During his forty years in law, Rob Hunter has learned a thing or two about resilience. After decades in private practice, Hunter received a call he had hoped for his entire career.
The president was about to nominate him for a position as a federal judge.
The year was 1992, and the president was George H. W. Bush, who was months away from a tight election against a young governor from Arkansas named Bill Clinton. Hunter had been through more than a year of vetting and looked forward to the last step—approval from the US Congress—but it never came.
In a political twist that’s still timely in 2016, Congress never held hearings for the president’s fifty judiciary nominees. Instead, Bush’s nominations—including Hunter and John Roberts—expired when Clinton was elected.
“I sincerely wanted to serve as a judge, and I think I would have done a great job,” Hunter says, looking back.
A decade later, when George W. Bush became president, Hunter’s phone rang again. Did he want another shot at sitting on the bench?
“By that time, I had moved on, so I told them I’d had all the fun I could have with the experience,” Hunter remembers with a laugh. “I’m guessing they made the same call to John Roberts, and now he’s the chief justice of the [US] Supreme Court, so maybe that could have been me.”
Hunter says it was an experience he now looks back on with gratitude. “That was such a great disappointment, but the turn my career has taken has been so much better than I ever would have imagined,” he says.
The turn Hunter’s career took was to join Altec, a leading equipment and service provider in several markets, including electric utility and telecommunications, as its senior vice president and general counsel. Hunter joined the company in 1999, but he was part of Altec much earlier—he started representing the company as outside counsel in 1976.
Though he had been working with the company for more than twenty years, he says moving in-house was like joining the team. “At a law firm, the team is made up of lawyers all competing to be the best lawyer they can be. But in a business like this, we’re only good if everyone is good,” he says. “Everyone wants to make sure they are not the weakest player on the team; everyone wants to pull their fair share so everyone will benefit.”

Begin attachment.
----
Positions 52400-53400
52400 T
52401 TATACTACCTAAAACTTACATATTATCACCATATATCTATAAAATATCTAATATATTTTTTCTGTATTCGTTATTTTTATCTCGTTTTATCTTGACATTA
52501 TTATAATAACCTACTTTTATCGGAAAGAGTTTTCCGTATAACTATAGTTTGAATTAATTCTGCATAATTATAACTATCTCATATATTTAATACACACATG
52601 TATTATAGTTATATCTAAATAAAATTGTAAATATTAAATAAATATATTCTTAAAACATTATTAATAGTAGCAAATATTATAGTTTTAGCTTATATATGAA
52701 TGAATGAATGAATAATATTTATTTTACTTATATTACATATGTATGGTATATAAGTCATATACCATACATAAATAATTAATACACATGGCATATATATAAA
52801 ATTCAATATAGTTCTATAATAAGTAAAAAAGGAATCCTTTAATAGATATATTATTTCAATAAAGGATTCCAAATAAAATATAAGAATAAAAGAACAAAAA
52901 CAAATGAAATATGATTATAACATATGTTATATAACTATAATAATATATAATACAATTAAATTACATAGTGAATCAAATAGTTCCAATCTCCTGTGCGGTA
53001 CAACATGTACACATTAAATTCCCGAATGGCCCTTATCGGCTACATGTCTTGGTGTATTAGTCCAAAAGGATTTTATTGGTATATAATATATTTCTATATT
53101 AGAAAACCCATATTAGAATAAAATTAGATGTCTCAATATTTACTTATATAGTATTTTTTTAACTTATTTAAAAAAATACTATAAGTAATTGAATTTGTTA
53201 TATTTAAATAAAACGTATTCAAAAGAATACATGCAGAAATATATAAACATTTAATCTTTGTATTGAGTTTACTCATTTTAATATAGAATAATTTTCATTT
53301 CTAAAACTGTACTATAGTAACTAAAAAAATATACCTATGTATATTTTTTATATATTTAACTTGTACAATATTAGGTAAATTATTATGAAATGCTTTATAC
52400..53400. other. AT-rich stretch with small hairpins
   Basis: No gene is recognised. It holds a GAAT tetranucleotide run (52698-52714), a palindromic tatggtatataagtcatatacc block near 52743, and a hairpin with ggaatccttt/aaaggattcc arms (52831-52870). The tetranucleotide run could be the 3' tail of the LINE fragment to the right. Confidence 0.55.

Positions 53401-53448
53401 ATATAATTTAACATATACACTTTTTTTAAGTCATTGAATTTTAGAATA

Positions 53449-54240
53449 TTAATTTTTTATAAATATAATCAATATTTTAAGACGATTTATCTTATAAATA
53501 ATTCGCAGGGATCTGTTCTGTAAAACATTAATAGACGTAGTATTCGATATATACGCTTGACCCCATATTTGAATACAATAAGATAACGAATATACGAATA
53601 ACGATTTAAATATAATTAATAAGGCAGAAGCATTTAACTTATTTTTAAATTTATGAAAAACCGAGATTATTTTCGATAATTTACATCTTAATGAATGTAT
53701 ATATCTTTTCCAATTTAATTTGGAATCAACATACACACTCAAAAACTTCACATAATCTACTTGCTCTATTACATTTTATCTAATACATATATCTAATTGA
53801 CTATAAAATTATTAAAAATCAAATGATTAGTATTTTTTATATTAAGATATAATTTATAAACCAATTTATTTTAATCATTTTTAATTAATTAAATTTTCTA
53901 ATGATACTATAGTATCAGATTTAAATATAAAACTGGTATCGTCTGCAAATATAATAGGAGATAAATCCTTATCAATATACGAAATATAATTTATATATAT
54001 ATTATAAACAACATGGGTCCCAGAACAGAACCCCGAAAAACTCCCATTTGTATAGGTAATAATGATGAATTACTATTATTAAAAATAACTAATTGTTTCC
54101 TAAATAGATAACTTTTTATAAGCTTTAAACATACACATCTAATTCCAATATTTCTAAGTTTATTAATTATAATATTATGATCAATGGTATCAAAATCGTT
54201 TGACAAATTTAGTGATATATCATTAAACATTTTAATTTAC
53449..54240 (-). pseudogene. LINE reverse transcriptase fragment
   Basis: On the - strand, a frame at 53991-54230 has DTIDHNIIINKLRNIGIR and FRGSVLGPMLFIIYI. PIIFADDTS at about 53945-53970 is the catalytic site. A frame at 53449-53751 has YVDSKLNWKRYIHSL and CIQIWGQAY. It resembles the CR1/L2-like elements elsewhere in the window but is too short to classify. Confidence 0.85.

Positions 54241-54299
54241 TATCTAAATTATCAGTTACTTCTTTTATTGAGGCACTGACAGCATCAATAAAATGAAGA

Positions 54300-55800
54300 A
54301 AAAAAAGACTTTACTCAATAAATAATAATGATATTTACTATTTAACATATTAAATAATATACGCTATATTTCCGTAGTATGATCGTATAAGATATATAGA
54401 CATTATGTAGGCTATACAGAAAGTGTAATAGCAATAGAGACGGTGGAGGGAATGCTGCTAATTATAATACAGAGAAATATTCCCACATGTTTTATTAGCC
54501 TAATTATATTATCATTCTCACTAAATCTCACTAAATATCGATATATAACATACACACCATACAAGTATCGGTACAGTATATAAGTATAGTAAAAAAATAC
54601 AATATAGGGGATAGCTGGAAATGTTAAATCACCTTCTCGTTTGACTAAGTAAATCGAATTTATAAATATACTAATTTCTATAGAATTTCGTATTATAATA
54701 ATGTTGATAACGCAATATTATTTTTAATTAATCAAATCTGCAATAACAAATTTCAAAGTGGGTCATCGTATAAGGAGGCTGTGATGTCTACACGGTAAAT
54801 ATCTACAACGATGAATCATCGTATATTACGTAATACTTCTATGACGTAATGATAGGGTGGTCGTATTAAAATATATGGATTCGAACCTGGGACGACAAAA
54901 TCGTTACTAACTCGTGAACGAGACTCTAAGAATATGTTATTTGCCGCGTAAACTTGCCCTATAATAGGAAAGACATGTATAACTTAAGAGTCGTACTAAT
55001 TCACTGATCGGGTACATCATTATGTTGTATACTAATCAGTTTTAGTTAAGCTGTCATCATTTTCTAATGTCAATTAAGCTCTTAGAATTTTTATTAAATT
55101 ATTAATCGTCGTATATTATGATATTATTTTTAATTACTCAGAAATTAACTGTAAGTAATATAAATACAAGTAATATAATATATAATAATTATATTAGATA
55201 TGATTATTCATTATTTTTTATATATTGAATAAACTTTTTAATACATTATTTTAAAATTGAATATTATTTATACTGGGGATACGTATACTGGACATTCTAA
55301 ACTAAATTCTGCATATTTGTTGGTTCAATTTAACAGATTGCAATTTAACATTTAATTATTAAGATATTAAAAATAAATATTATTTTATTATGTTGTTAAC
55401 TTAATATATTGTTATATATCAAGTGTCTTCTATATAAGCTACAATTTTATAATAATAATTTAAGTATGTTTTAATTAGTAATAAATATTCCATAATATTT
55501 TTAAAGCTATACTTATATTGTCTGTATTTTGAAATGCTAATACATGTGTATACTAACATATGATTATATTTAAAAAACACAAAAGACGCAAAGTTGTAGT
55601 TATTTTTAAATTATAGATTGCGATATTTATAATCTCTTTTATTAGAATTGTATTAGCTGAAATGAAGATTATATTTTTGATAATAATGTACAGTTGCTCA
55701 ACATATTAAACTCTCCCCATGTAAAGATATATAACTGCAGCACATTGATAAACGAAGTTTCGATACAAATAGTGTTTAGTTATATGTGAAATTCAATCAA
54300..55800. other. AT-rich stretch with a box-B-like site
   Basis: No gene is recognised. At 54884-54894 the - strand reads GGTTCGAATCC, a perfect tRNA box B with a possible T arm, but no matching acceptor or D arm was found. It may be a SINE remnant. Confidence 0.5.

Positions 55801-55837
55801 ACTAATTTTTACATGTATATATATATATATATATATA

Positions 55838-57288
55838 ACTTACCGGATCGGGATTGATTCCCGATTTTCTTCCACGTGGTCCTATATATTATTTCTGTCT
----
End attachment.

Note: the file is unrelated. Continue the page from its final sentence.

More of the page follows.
“Set your goals and work toward them, but don’t be surprised if a better opportunity comes up and blindsides you. That was certainly the case for me.”
As senior vice president, he assumed responsibility for product and employee safety, which gave him the opportunity to prevent tragedies rather than being called after something terrible happened.
Since he joined the company, the number of incidents involving Altec products is 25 percent of what it was before his tenure, and worker’s compensation is down to one-fifth of what it was when he began. “Users of our products and our own employees aren’t getting hurt, people who would have been hurt before; that’s so important,” he says.
Aside from creating safer products, Hunter says he might have stumbled on the law firm of the future during his career. Hunter’s team includes only three lawyers and dozens of engineering experts. “When it comes to compliance with the law, engineers are probably in a better position to achieve compliance because they know what engineering it takes to get there,” he says. In the future, Hunter thinks more law firms will include non lawyers who help clients find solutions to problems—with the help of legal experts.
From a very young age, Hunter knew he wanted to work at the intersection of engineering and law. He remembers his father coming home from work at the Mississippi Power Company and saying that the company’s lawyers just didn’t understand what it was like to do his job. That’s why Hunter pursued a degree in mechanical engineering before going to law school. “It’s been tremendously helpful,” he says. “If I didn’t have an understanding of both areas, I don’t think I would be nearly as effective.”
After four decades in the profession, one of Hunter’s favorite activities is giving back to the next generation. He travels around the country ten times per year giving day-long seminars to Altec’s employees about legal basics,
“It’s such a fun experience,” he says. “It keeps me in touch with these brilliant young people who challenge me.”
At sixty-four years old, Hunter says he wants to keep working until he’s seventy, and even then he plans to keep teaching his course to younger employees. “This has been a great ride, but there’s still a lot of fun to be had,” he says.
Through it all, he never forgets the lesson he learned from his near brush with the federal bench. “Set your goals and work toward them, but don’t be surprised if a better opportunity comes up and blindsides you,” Hunter says. “That was certainly the case for me.”